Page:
This week has brought a flood of news on gay rights as Supreme Court justices review the Defense Of Marriage Act (DOMA). The repeal of DOMA would bring many benefits to same-sex families, such as death benefits, tax incentives, and health insurance coverage.

What does this have to do with financial aid? A lot, actually.

An increasingly common issue in the financial aid application process is how LGBT families file the FAFSA.

Because of DOMA, financial aid for same-sex families is determined differently and can lead to non-uniform aid awards. When filing the FAFSA, both parents (if married) are required to provide their financial information. In the case where marriage is not federally recognized, only one parent would be able to file for the student, leading to increased financial aid for the family. What’s more, any financial support from the other parent would be reported as untaxed income and subject to different treatment in the aid calculations. The same logic applies to married students.

If DOMA is repealed, the application process would be streamlined for all married couples. Financial aid would take all financial support for the student into account, and the question of “which parent should file the FAFSA” would be eliminated for these families.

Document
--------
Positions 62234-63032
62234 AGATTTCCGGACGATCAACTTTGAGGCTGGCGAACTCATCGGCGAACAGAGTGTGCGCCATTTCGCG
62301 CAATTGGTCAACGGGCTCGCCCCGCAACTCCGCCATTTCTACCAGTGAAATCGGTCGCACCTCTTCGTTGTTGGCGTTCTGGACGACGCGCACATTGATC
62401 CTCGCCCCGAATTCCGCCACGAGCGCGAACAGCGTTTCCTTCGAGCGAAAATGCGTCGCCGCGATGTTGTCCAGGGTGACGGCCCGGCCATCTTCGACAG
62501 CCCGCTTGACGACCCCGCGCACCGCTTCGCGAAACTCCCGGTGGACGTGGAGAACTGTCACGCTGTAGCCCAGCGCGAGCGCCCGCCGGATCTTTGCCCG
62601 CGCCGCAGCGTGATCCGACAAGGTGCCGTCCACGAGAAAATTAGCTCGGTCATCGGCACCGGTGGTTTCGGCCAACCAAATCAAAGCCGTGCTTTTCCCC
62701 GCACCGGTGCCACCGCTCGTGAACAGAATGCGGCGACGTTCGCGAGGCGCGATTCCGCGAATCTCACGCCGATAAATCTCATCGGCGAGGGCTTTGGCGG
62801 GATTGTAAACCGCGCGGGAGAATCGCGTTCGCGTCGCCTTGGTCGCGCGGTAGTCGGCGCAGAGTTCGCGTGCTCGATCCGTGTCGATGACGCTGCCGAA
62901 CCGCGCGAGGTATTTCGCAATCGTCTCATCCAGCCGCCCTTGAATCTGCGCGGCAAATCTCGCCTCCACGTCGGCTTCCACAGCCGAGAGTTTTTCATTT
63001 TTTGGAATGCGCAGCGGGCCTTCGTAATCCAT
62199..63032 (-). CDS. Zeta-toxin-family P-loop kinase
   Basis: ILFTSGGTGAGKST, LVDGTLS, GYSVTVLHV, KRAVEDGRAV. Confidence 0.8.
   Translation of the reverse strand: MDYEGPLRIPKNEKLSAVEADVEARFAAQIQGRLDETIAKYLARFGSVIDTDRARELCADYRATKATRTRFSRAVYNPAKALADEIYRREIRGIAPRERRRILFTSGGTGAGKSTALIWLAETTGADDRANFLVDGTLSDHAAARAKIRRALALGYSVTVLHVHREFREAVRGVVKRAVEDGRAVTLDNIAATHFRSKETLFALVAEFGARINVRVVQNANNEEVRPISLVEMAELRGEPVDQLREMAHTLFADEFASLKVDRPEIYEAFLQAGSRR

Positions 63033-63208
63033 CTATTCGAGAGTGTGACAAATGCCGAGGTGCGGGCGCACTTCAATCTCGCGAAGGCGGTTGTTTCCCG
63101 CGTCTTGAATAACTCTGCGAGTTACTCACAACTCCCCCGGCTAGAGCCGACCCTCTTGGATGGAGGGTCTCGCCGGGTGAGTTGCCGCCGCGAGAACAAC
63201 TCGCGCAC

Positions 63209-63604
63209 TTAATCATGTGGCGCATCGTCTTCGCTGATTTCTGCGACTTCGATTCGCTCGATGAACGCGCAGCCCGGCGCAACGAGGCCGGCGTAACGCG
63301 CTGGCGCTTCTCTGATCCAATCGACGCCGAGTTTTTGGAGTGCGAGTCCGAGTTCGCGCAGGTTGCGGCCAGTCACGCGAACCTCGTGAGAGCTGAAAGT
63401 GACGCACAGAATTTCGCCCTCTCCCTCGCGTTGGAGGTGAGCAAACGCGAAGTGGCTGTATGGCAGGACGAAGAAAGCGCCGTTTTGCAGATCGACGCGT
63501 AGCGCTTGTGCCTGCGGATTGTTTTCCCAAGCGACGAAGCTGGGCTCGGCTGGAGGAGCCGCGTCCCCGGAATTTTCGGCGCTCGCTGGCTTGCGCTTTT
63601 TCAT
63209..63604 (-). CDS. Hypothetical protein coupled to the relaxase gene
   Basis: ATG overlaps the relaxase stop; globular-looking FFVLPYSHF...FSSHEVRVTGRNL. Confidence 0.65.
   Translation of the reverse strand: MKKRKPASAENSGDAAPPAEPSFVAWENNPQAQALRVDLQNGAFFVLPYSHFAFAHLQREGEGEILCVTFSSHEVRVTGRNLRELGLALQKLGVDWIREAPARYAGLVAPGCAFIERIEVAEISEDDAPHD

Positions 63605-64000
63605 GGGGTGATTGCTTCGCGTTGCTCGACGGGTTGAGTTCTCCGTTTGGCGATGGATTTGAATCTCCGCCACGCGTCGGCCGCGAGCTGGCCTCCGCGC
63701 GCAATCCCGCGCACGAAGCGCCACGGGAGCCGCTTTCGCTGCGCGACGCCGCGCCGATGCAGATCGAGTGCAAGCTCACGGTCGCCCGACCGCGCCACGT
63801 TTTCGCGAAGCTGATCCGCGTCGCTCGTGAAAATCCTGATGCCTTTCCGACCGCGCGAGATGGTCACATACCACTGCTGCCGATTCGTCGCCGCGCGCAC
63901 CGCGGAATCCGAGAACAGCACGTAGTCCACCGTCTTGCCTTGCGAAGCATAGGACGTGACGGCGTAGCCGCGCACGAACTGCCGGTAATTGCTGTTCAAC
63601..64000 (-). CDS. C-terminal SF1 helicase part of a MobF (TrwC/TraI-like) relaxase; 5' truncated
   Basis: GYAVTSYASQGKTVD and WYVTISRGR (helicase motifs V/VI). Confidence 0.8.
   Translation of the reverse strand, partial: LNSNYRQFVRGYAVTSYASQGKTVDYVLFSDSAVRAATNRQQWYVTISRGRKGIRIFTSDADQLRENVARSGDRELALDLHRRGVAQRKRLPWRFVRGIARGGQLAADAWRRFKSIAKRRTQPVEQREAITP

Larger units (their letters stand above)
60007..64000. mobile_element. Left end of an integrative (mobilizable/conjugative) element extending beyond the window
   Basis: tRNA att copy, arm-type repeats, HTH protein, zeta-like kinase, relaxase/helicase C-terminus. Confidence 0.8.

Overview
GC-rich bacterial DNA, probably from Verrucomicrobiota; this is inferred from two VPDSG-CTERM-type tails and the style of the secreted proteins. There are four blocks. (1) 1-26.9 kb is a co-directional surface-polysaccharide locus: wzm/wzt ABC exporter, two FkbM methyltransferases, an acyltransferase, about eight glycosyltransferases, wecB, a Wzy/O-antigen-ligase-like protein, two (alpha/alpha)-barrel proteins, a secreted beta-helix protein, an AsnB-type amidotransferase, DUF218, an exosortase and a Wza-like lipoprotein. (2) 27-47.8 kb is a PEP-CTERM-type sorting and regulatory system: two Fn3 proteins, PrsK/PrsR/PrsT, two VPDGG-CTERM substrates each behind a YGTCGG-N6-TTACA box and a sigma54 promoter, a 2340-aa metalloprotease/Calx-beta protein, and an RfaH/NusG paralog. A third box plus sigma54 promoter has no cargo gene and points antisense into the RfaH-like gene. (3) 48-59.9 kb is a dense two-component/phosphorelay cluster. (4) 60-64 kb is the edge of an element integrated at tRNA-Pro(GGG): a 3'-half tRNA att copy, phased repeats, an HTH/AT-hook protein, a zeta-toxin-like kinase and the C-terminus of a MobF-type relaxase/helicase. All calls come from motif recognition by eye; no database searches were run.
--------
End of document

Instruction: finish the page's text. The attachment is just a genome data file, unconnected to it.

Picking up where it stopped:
This also means that same-sex families might get less financial aid, because financial awards would be based on both parents’ income and assets, not just one.

Clearly DOMA has far-reaching impacts for college students and their families, as repealing DOMA would mean uniformity in the financial aid process for all married couples.

03.26.13 | 10 Things You Didn’t Know About Financial Aid

Posted in Financial Aid, financial aid tips, Repayment, Student Loans by Student Loan Network Staff

Piggy Bank With Graduation CapThe financial aid process can be tough to navigate, and like many students out there, you may not know all of the ins-and-outs. To help you make the most of your financial aid, we compiled a list of some noteworthy facts.

1. You must maintain Satisfactory Academic Progress (SAP)